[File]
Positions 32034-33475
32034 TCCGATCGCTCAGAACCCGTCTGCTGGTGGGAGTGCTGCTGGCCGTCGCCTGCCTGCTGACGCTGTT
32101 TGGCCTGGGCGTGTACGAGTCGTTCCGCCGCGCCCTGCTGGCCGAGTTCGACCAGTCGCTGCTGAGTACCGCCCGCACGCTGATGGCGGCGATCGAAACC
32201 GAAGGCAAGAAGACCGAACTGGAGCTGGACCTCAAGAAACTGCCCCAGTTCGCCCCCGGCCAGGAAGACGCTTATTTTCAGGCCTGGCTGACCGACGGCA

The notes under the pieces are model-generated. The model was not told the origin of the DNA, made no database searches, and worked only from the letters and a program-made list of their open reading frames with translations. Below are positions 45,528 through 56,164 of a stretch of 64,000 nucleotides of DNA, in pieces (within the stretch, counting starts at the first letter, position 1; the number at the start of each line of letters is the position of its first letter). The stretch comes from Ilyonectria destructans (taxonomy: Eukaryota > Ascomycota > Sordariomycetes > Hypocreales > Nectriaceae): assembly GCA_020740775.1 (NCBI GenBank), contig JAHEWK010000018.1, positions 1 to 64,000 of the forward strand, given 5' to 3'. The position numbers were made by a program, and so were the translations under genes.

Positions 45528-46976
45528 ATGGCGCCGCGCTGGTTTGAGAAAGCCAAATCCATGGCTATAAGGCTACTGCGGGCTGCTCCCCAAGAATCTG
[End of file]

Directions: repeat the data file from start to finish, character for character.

Positions 32034-33475
32034 TCCGATCGCTCAGAACCCGTCTGCTGGTGGGAGTGCTGCTGGCCGTCGCCTGCCTGCTGACGCTGTT
32101 TGGCCTGGGCGTGTACGAGTCGTTCCGCCGCGCCCTGCTGGCCGAGTTCGACCAGTCGCTGCTGAGTACCGCCCGCACGCTGATGGCGGCGATCGAAACC
32201 GAAGGCAAGAAGACCGAACTGGAGCTGGACCTCAAGAAACTGCCCCAGTTCGCCCCCGGCCAGGAAGACGCTTATTTTCAGGCCTGGCTGACCGACGGCA

The notes under the pieces are model-generated. The model was not told the origin of the DNA, made no database searches, and worked only from the letters and a program-made list of their open reading frames with translations. Below are positions 45,528 through 56,164 of a stretch of 64,000 nucleotides of DNA, in pieces (within the stretch, counting starts at the first letter, position 1; the number at the start of each line of letters is the position of its first letter). The stretch comes from Ilyonectria destructans (taxonomy: Eukaryota > Ascomycota > Sordariomycetes > Hypocreales > Nectriaceae): assembly GCA_020740775.1 (NCBI GenBank), contig JAHEWK010000018.1, positions 1 to 64,000 of the forward strand, given 5' to 3'. The position numbers were made by a program, and so were the translations under genes.

Positions 45528-46976
45528 ATGGCGCCGCGCTGGTTTGAGAAAGCCAAATCCATGGCTATAAGGCTACTGCGGGCTGCTCCCCAAGAATCTG